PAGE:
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Discussion Starter #1
I thought it might be worth starting a thread for people to share their experiences of using Snowsocks.

Firstly, a huge thank you to whoever it was who suggested that turning the wheel full lock, then back again was the easiest way to get them on when there's not alot of room between the tyre and the wheelarch. It definitely saves your knuckles.

As you would imagine I've used them quite alot over the past couple of days. I went out on Saturday morning, hardly any snow, during the hour I was in the supermarket there must have been 6" dumped, and another 6" on my journey home. I pulled into a bus stop and managed to fit my nice dry snowsocks in about 10 minutes. Drove home up and down some very steep hills with no problems at all.

Yesterday however was a completely different story. I needed to drive into London, so I kept the snowsocks on for the first 6 or 7 miles of the journey, and then at Amersham the roads were finally clear, so I took my now damp soggy snowsocks off and put them in the boot. The rest of the journey into London was more or less fine, as was the journey home until about 2 miles from home. I got to a steep hill, and there was no choice but to fit the snowsocks. I just COULD NOT get them on. Whether it was because I was tired, it was dark, the snowsocks were wet, the car was on slushy snow or the car was not on the flat, I have no idea, but I had about 10 attempts and every time I tried to drive forward slightly to get the other half on, they just came off. Eventually I found somewhere that was reasonably flat and the snow was "fresh", and managed to get them both on with only 1 failed attempt.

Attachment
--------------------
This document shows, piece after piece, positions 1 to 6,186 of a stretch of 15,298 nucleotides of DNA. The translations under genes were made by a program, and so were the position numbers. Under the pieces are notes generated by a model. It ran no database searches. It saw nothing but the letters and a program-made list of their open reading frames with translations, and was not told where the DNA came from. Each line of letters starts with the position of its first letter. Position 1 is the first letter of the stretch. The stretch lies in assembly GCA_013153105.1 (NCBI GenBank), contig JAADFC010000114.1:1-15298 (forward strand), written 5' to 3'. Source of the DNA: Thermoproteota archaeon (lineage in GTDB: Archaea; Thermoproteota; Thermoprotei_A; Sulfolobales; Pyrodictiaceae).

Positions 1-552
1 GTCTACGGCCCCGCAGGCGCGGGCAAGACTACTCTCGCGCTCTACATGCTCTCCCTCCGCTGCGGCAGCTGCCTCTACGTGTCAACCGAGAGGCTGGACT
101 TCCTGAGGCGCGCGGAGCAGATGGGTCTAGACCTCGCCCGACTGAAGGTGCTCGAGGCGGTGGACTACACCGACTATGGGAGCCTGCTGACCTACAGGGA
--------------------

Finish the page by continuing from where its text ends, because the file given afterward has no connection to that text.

So, they're not ideal, but they quite definitely work.

Does anyone have any tips for the best way to fit them when you're partway through a journey?
 

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Instead of driving forwards to fit the other half, why didn't you let the car roll back?
good point but when your cold and tired the first thing to go out the window is cognitive function :lol:

I've been looking at them today after t'other half spent 13 hours on the A34 on Saturday, she said she wasn't that bothered about the actual time spent in the car as she had all the stuff to cope with that its just how badly the car reacted to being driven on snow. At one point she was driving up a incline with traction control off with full lock on and the **** end of the car at 90 degrees to the road.

She now has far more drifting experience than I do :cry:

http://www.bbc.co.uk/news/uk-england-oxfordshire-12036908

and

http://news.bbc.co.uk/local/oxford/hi/people_and_places/newsid_9302000/9302780.stm << piccies
 

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Discussion Starter #5
Instead of driving forwards to fit the other half, why didn't you let the car roll back?
I didn't fancy starting uncontrolled progress down the hill, lots of parked cars.

Having said that, it's probably a good idea, a gentle roll down the hill is less likely to displace the half fitted socks than tired and grumpy clutch control :)